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Standard Error Redirect Ksh

do I redirect error messages? Note: The following information pertains primarily to Bourne-like shells, such as sh, ksh, and ksh redirect output to file bash. To redirect standard error messages to a file, enter: command ksh redirect stderr and stdout to /dev/null 2> file Replace command with the command you want to execute and file with the file to

Ksh Redirect Stderr To Dev Null

which you want to direct the errors, for example: gunzip * 2> ~/errors If you wish to suppress error messages, enter: command 2>&- If you wish to redirect

Ksh Redirect Output To File And Screen

error messages to standard output, enter: command 2>&1 You can direct both standard error and standard out messages to an output file by entering the following: command > file 2>&1 The csh and tcsh shells have substantially less flexible redirection capabilities. However, from sh or tcsh you can invoke a Bourne-like shell to run a command ksh tee that redirects standard error messages. To redirect standard error messages, enter the following: ksh -c 'commands' You can use sh or bash in the place of ksh. Replace commands with redirection syntax, for example: ksh -c 'ls -l foo 2> ~/notfound' At Indiana University, for personal or departmental Linux or Unix systems support, see At IU, how do I get support for Linux or Unix? Related documents Introduction to Unix commands In Unix, where can I get information on differences between the various shells? This is document agvw in the Knowledge Base. Last modified on 2008-08-22 00:00:00. I need help with a computing problem Fill out this form to submit your issue to the UITS Support Center. Please note that you must be affiliated with Indiana University to receive support. All fields are required. Full name Email address Please provide your IU email address. If you currently have a problem receiving email at your IU account, enter an alternate email address. Relationship to Indiana University --Sel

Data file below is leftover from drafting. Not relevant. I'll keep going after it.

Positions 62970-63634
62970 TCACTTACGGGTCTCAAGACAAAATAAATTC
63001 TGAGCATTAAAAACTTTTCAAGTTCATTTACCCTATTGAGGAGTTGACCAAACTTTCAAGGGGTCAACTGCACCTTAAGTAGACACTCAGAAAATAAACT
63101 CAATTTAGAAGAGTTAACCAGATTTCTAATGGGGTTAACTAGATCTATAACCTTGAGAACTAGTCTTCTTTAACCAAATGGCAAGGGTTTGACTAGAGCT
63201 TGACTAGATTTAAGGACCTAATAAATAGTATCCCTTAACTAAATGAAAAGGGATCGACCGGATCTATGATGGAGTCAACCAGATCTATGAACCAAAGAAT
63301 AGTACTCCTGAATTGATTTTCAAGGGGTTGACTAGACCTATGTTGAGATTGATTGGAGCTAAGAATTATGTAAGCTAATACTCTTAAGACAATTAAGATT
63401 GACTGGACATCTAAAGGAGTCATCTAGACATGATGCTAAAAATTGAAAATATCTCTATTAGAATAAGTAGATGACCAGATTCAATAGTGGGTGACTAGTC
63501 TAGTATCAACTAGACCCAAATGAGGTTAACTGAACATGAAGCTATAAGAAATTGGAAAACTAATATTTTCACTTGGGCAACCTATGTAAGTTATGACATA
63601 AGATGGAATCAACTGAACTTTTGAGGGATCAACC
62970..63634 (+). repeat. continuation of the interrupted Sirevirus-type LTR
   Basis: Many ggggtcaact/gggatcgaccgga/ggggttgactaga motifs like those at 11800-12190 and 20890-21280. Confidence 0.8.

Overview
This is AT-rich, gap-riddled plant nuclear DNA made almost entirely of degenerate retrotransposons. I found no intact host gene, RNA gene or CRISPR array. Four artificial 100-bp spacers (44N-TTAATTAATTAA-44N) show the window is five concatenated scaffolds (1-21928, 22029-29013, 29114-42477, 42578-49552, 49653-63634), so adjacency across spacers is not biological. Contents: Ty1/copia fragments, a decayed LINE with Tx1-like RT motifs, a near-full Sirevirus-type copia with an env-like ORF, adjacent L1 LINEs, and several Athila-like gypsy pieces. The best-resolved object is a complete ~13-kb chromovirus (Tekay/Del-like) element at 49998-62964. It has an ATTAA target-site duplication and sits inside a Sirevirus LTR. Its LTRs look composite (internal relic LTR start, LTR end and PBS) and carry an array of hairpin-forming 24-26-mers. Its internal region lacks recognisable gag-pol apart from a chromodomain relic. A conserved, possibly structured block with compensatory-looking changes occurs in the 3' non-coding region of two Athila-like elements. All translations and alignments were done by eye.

ls | wc -l But bourne-shell derivatives give you even more power than that. Most properly written programs output in one of two ways. Progress messages go to stdout, error messages go to stderr Data goes to stdout, error

Ksh Exec Redirect

AND progress messsages go to stderr If you know which of the categories your utilities fall ksh pipe into, you can do interesting things. Redirection An uncommon program to use for this example is the "fuser" program under solaris. it gives ksh else if you a long listing of what processes are using a particular file. For example: $ fuser /bin/sh /bin/sh: 13067tm 21262tm If you wanted to see just the processes using that file, you might initially groan and wonder how best https://kb.iu.edu/d/agvw to parse it with awk or something. However, fuser actually splits up the data for you already. It puts the stuff you may not care about on stderr, and the meaty 'data' on stdout. So if you throw away stderr, with the '2>' special redirect, you get $ fuser /bin/sh 2>/dev/null 13067 21262 which is then trivially usable. Unfortunately, not all programs are that straightforward :-) However, it is good to be aware of these things, and http://www.bolthole.com/solaris/ksh-redirection.html also of status returns. The 'grep' command actually returns a status based on whether it found a line. The status of the last command is stored in the '$?' variable. So if all you care about is, "is 'biggles' in /etc/hosts?" you can do the following: grep biggles /etc/hosts >/dev/null if [[ $? -eq 0 ]] ; then echo YES else echo NO fi As usual, there are lots of other ways to accomplish this task, even using the same 'grep' command. However, this method has the advantage that it does not waste OS cycles with a temp file, nor does it waste memory with a potentially very long variable. (If you were looking for something that could potentially match hundreds of lines, then var=`grep something /file/name` could get very long) Inline redirection You have seen redirection TO a file. But you can also redirect input, from a file. For programs that can take data in stdin, this is useful. The 'wc' can take a filename as an argument, or use stdin. So all the following are roughly equivalent in result, although internally, different things happen: wc -l /etc/hosts wc -l < /etc/hosts cat /etc/hosts | wc -l Additionally, if there are a some fixed lines you want to use, and you do not want to bother making a temporary file, you can pretend part of your script is a